Distractions in the OR

Distractions and interruptions occur frequently in the operating room and procedural suites. They can negatively impact patient safety, care coordination, and efficiency by causing errors and patient harm. Distraction and interruptions in the OR and procedural suites are defined as events that divert attention from a primary task. Interruptions occur when distractions are responded to, abruptly disturbing and diverting attention away from the primary task. Many distractions and interruptions may be inevitable; however, techniques should be considered to mitigate their impact.

Some of the primary types of distractions and interruptions include phone calls and pages from other departments in the hospital, alarms, personnel entering and exiting the suite (traffic), music, case-irrelevant communication, turning on and adjusting equipment settings, and coordination issues.

Frequency of interruption and distraction is associated with the heightened incidence of human error, especially during critical phases of surgery. These errors can be in the form of active failures and latent conditions. Active failures are caused by the perioperative team’s direct action on a patient, while latent conditions are systemic inadequacies that are indirect causes of error. Active failures are often considered the immediate cause of errors; however, researchers underscore that most errors are attributable to latent conditions.

For example, a perioperative nurse who miscalculates a dose of medication due to an interruption and then administers the incorrect dose commits an active failure. On the other hand, the allowance of repeated interruptions during medication administration is the latent condition that increases the likelihood of active failures.  A 2011 study of perioperative nurses’ perceptions of near-miss patient safety events, revealed that distractions and interruptions were one of the most common causal factors, second only to team communication

In the same year, the Association of periOperative Registered Nurses (AORN) surveyed its members to determine what was considered the highest-priority patient safety issues and received similar results that highlighted distractions. The distractions were also correlated as a cause for key patient safety events and led to AORN establishing and updating guidelines that outlined key strategies for mitigating safety risks such as, wrong-site surgery, retained surgical items, missed counts, surgical time out, specimen mismanagement errors, and missed communication.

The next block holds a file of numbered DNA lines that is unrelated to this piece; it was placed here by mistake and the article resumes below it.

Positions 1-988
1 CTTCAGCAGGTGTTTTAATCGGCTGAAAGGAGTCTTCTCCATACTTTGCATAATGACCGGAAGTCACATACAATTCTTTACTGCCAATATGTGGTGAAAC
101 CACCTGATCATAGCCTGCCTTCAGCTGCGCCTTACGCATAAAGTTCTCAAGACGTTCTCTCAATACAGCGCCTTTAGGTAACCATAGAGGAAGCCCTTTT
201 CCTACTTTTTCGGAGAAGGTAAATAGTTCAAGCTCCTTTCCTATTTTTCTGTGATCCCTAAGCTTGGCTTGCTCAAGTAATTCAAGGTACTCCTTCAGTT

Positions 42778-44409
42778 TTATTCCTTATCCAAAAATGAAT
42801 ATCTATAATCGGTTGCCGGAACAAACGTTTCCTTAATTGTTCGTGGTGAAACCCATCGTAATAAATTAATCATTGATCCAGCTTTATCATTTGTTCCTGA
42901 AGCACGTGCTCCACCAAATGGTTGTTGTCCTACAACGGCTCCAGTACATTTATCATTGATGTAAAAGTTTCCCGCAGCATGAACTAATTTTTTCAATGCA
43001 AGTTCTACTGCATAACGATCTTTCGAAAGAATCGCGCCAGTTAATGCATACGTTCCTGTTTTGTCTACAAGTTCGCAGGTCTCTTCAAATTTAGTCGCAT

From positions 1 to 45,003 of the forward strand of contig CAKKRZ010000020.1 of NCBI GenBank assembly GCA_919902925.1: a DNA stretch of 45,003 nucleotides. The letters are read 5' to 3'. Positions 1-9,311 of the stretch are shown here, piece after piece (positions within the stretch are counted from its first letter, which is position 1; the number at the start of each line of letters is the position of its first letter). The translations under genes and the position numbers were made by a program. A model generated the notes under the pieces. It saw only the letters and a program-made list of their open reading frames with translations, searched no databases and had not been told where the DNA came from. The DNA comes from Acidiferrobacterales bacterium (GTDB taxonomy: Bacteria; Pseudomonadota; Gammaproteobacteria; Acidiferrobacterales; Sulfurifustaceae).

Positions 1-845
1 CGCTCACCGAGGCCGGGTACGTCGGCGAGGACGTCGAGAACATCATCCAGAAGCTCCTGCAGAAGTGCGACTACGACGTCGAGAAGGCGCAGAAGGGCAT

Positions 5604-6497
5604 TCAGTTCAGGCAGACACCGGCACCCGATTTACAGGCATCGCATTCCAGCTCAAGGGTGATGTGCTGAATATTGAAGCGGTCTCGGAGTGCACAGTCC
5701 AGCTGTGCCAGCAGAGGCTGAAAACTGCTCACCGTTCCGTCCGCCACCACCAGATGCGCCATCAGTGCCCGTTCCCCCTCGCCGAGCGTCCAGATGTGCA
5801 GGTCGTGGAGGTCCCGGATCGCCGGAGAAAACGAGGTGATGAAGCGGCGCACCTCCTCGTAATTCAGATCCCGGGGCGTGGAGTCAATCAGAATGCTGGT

Missed communication is a failure where critical information is not shared, a team member did not speak up about a concern, timing for communicating was poor, or where known issues were not resolved.

Feil et el. reported on an analysis of event reports submitted through the Pennsylvania Patient Safety Reporting System (PA-PSRS) from January 2010 through May 2013. Three hundred and four events were reported to have occurred in the OR in which distractions and/or interruptions were a contributing factor.

The majority related to procedures, treatments, or tests (n = 224). Within this event type, surgery or invasive procedure issues were reported most frequently (n = 169), followed by laboratory test problems (n = 43). Of the surgery or invasive procedure issues, (the subtypes reported with greatest frequency were incorrect counts of equipment (n = 39) and needles (n = 27). Furthermore, within the subtype labeled “other,” three events involved specimen mishandling intraoperatively and three events involved the use of expired products or implanted materials that were discovered after use in the procedures. Of laboratory test problems, the event subtypes most frequently reported were mislabeled specimens (n = 10), incomplete or missing specimen labels (n = 10), specimen quality problems (n = 7), and specimen delivery problems (n = 7).

Distractions can be identified in the OR by performing a simple gap analysis and by reviewing incidents related to the distraction. Once the distractions are identified, an evidence-based team approach to decrease those distractions should be implemented.